Check out the newest club newsletter to learn more about our next Lecture and Lab project—an electronic calculator kit able to do math in base 10 or base 16, and to decode resistor color bands. We’ll be building this kit on March 28th. Hope you can join us!
The contest calendar for the weekend shows some interesting events; there’s the ARRL DX Contest, phone weekend, as well as the Novice Rig Roundup where you need to listen well around the frequency where you’re transmitting—the other station might only be able to transmit on a single, crystal-controlled frequency. There’s also the John Rollins DX contest, for rigs designed before 1970, brought to us by the Antique Wireless Association.
In news from the world of ham radio:
The operators of a German station, DR4K, will be trying to see how quickly they can achieve DXCC using only the FT8 digital mode. Their operation will start on March 9th, and end as soon as they have contacts in 100 countries.
An international St. Patrick’s Day special event will be getting underway later this month, but there’s no word on whether operators will be required to drink cheap, green beer.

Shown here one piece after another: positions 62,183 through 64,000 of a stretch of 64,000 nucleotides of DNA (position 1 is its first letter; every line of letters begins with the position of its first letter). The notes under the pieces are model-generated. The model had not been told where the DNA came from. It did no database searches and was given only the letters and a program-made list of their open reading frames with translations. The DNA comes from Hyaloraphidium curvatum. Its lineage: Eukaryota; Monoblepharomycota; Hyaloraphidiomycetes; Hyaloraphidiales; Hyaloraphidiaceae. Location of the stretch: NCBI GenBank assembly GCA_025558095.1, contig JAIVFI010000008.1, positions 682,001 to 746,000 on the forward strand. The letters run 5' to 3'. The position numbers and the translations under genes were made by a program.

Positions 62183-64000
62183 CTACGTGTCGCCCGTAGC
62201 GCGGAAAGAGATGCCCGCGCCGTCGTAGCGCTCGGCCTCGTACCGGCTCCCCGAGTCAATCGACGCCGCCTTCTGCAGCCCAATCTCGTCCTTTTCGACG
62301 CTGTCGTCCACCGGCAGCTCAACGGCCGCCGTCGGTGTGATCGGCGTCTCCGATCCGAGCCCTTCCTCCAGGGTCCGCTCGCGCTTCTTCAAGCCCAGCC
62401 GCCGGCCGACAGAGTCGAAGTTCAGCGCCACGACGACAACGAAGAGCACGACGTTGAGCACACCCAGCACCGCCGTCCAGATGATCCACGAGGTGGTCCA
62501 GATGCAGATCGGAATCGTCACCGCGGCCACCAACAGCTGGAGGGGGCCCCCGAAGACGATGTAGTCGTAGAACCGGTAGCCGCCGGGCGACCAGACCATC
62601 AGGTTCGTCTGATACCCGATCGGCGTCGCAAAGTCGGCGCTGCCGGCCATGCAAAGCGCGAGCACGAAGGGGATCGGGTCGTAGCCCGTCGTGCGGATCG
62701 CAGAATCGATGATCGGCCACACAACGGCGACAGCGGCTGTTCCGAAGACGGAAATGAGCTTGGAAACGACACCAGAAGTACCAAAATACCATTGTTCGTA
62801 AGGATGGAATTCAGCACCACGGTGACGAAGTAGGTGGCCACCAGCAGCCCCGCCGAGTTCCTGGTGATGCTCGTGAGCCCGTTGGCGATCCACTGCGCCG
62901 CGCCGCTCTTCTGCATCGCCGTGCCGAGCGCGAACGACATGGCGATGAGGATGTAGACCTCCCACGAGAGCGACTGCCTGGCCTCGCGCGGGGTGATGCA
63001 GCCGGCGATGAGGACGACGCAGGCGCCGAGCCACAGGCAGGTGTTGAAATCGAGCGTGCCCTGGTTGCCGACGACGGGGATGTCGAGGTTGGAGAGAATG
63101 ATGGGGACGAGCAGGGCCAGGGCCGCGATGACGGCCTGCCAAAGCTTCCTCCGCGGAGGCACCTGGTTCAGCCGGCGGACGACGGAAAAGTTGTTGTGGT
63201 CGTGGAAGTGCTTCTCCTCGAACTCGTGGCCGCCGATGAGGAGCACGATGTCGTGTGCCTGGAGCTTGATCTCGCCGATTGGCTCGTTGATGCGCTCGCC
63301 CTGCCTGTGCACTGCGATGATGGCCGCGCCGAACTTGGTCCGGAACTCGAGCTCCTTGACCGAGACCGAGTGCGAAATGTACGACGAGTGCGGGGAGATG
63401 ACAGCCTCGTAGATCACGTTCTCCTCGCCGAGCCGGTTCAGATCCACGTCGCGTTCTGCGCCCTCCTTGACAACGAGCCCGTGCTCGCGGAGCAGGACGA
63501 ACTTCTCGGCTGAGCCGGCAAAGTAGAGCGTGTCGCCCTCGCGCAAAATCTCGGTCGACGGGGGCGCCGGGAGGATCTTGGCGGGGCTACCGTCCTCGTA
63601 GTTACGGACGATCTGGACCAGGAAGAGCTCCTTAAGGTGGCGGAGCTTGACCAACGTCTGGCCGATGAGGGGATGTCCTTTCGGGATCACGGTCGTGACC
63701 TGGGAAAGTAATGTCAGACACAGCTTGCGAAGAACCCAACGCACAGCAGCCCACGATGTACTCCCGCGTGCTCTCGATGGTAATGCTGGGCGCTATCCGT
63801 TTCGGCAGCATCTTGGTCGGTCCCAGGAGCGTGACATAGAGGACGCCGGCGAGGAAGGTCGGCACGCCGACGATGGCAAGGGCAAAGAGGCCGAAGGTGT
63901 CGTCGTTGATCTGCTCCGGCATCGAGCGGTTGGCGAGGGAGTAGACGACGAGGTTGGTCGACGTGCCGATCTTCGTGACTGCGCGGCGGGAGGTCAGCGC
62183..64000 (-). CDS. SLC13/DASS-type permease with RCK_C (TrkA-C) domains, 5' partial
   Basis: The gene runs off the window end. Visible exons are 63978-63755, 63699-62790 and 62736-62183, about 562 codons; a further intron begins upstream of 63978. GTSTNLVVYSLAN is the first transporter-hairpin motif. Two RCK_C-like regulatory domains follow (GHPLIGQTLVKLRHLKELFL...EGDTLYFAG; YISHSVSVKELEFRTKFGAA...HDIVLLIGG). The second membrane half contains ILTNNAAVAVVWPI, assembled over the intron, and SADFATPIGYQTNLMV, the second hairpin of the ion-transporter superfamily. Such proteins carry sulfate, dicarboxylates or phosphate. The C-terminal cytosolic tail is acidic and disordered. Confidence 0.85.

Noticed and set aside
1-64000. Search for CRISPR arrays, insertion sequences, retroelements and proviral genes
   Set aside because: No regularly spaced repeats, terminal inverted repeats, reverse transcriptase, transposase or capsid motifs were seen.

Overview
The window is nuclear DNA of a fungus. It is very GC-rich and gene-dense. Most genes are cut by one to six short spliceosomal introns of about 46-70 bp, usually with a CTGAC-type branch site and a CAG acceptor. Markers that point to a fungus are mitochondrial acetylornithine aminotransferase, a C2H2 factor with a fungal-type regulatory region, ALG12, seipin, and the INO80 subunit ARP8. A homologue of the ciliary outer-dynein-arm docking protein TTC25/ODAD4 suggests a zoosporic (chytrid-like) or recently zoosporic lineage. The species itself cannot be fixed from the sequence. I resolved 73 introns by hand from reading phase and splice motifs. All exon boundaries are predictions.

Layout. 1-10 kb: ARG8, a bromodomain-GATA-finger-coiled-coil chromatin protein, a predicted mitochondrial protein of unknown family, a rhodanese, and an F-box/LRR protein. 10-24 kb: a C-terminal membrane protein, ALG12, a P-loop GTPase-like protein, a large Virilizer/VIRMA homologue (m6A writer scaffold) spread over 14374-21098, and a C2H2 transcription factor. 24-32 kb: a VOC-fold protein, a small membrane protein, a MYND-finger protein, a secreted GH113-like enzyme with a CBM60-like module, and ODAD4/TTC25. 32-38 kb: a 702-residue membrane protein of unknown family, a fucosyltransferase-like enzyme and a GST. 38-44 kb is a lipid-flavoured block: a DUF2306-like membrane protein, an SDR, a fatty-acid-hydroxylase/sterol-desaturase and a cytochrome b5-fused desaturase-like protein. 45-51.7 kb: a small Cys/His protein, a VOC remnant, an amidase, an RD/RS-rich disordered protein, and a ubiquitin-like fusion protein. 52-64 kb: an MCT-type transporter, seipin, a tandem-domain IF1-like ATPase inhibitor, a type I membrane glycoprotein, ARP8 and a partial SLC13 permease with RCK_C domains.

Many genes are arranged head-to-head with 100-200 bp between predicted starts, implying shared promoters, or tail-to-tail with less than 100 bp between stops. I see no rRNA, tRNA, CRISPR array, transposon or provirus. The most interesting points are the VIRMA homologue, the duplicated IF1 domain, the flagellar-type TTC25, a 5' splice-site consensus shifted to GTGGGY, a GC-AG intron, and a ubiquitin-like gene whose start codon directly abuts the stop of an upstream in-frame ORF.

And on a sad note, the ARRL reports that an amateur radio club president, Paul McIntyre, KC5JAX, was killed in a knife attack on February 28th at a community facility where he was volunteering.
In news from the world of science:
The Curiosity rover has identified molecules on Mars that are found in materials like coal, and so which could have come from long-ago biological processes, among other sources.
I prefer to share happy news from the world of ornithology, but sometimes bad things happen. Birds don’t have storm spotters or SKYWARN nets, and it looks like at least 1,000 birds were killed by a thunderstorm this week in Sikeston, Missouri.
Have you ever seen one of those pictures where someone meant to photograph something very ordinary…but something newsworthy was happening in the background? Well, that happens in space exploration, too. A student-designed instrument on NASA’s OSIRIS-REX mission, meant to help that probe measure the composition of the asteroid Bennu, discovered a black hole in the constellation Columba.
And at the end of this month, a special era in computing history will come to an end. The famous SETI At Home citizen science project, in which ordinary folks donated the idle time on their computers to help look for alien intelligence, will stop giving out work for citizens to do. The backlog of processed data awaiting attention from scientists has grown to great to justify continued operations. I was a proud member of the “Knights Who Say Ni!” If you were a member of a SETI @ Home team, I hope you’ve found other projects that you can support.
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